Also, books that are "cross-over" books - i.e., interdisciplinary - are very hard to market, whether one uses an established publisher or self-publishes. This is because people generally read IT books when they want to learn about something that they heard about, and if something doesn't fit into an established niche, then one will not have heard about it. My most recent two books (High-Assurance Design and Value-Driven IT) are both cross-over books and therefore are hard to market.

There is also a misconception that people who write technical books do it for money, and that their motivation is book sales. My first book was a big hit (sold about 30,000 copies: that is a-lot for a technical book). However, if I calculate the money I made on an hourly basis given the amount of time it took to write the book, I earned at the rate of about $30/hour. Not very good, especially considering that I earn about five times that in the other work that I do. The reasons for writing a book (for me) have always been that (1) a book establishes one as a recognized thought leader in the industry, it (2) helps one to organize one's thoughts about something, and (3) it serves as a "calling card" when one does consulting (which I do). Royalties are not a very good reason for writing a technical book.

Downloading = reviewing book in book store (2)

data64 (300466) | more than 3 years ago | (#35536284)

I have downloaded a lot of pdf and other files, only to delete them after 5 minutes because it was not what I was looking for or I did not like the style. Think of a download like someone picking up a book in a book store and looking through it. Sometimes it results in a sale, but usually not (at least in my case). One thing missing from comments is how good is the book that the author gave away for free. Can someone who has read it comment on this ? Just because a book has been written does not mean it automatically has to make money.

Self Publication done here as well (1)

HockeyPuck (141947) | more than 3 years ago | (#35536404)

My company, a large IT_Company has their own publisher for employees to author books. However, this process would well over a year and would require me to submit my draft in msword, instead of Framemaker which is what I was writing it in. The publisher would then convert it from word into framemaker for use with their templates... I dealt with 4 different editors and decided to go the self-publishing route.

I used lulu.com, a 'on-demand' printing/publishing company. They charge a bit for each physical copy to cover printing/shipping/handling etc.. I was able to easily get an ISBN number, and then set a price for the book, which my profits get automatically deposited into a paypal account every month.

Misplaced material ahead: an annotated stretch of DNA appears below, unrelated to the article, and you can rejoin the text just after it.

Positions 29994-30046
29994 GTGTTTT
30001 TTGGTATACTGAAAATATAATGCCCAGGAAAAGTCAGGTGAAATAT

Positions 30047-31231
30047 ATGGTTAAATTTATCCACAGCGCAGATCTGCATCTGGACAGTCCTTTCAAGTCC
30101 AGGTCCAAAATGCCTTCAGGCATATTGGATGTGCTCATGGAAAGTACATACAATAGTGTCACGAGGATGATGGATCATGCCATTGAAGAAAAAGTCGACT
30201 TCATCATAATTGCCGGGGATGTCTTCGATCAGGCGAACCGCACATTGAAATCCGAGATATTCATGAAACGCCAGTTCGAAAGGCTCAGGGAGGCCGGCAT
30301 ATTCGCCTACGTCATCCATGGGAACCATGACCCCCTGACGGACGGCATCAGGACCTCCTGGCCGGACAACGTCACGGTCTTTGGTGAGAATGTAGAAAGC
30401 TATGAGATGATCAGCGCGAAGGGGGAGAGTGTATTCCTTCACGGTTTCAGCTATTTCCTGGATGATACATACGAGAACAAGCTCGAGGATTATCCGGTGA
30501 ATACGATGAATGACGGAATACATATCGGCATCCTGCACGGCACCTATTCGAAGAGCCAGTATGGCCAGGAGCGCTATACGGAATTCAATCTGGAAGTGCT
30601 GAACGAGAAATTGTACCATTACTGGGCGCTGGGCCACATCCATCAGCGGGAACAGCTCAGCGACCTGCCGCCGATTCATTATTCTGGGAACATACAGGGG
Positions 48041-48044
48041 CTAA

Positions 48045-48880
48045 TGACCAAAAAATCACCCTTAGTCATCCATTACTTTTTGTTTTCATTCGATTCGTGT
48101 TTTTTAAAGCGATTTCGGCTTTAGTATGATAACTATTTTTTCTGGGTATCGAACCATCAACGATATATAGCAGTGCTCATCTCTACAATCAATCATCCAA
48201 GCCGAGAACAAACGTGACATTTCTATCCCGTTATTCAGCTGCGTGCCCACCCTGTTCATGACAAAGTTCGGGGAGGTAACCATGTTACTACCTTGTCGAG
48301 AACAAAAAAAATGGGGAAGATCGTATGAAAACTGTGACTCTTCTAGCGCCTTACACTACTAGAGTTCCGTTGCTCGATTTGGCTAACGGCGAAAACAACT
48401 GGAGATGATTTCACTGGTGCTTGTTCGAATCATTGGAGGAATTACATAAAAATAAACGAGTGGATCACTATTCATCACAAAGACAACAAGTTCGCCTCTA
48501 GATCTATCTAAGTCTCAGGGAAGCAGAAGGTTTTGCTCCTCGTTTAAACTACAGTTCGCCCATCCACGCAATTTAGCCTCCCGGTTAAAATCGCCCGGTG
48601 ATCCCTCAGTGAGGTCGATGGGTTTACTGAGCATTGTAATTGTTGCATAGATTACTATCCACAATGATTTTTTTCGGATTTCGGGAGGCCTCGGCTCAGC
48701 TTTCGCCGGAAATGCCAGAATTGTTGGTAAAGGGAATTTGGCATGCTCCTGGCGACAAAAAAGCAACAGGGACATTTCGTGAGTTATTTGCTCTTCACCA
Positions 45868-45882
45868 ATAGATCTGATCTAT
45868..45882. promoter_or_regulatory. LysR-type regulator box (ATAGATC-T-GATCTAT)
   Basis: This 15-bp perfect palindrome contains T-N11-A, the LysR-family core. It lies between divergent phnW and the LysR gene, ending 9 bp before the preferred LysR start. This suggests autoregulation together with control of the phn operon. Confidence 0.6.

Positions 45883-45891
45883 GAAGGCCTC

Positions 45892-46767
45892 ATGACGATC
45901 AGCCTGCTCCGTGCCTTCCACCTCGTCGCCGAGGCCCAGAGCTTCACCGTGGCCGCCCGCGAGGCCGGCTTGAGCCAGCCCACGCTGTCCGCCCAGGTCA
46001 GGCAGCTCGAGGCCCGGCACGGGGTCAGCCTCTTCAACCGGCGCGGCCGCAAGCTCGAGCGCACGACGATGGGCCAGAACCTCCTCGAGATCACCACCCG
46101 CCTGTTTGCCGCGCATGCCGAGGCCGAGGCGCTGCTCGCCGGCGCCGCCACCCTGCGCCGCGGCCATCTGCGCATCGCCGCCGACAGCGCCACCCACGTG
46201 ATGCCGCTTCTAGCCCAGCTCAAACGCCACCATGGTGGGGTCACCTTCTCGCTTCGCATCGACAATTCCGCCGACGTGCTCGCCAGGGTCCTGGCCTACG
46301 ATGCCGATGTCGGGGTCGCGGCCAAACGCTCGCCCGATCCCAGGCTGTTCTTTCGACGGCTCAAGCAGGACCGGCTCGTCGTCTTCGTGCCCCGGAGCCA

The book is listed on Amazon/BarnesnNoble/Borders/GoogleBooks etc...

The whole lulu.com effort took about 3 weeks, which most involved waiting for my proof copies to arrive (i didn't want to pay for expedited printing/shipping).

My next book isn't going through my companies publishing company either. I really have no interest in justifying when I think my 1500th copy will be sold.

Especially since I give away the .pdf for free and only charge for hard copies.

Technical books rarely earn large royalties (0)

Anonymous Coward | more than 3 years ago | (#35536438)

You'd be lucky to make that $9k in the traditional publishing world. Your book would have to do very well. Most technical books are only printed in runs of 1 or 2 thousand at a time because overall demand is not that high and the relevancy of the book declines over time meaning shelf supply becomes dead weight, unlike other (non-technical) works which can maintain relevancy for decades.

Giving it away (1)

mwolfam (1996248) | more than 3 years ago | (#35536480)

For an unknown author like me, I can attest that a combination of free and sales is a great strategy. Making 9k isn't bad for a book. I've been doing something similar with my novel, Betrayal. I am releasing the whole book, a chapter at a time, with a link to Smashwords.com, where I have it for sale ($.99). Before I started giving the book away, I had less than 10 sales. On Smashwords, the first 20% was available for free, but I still didn't see the sales. However, once I started posting more free chapters, I've had 50 sales a week! Not sure how sales will hold up once I finish releasing the whole thing, but I am hoping for a result similar to this guys experience. With a .99 sale price, I have been getting enough reviews and sales to make it onto the sales charts at Smashwords. The main point is that without giving it away for free, no one would have ever heard of me. I would have made fewer sales by only giving away a small portion, than I am by giving away the whole book. https://www.smashwords.com/books/view/37846 [smashwords.com]

Flaws of Traditional Publishing (1)

chromatic (9471) | more than 3 years ago | (#35536934)

I do something similar with the book Modern Perl [onyxneon.com] . Electronic versions are free and freely redistributable. Download numbers are at least 10 or 20 times the number of sales of the printed version, but I've made more in royalties than I'd ever see from a so-called "traditional" publisher, as I earn at least eight times as much per copy sold than I would.

If you can find a reputable publisher who won't give you the awful 10-15% of wholesale, or if you can find a credible editor and copyeditor to look over your work, self-publishing or small-press publishing is a much, much better way to make money writing books, even if you give away electronic versions.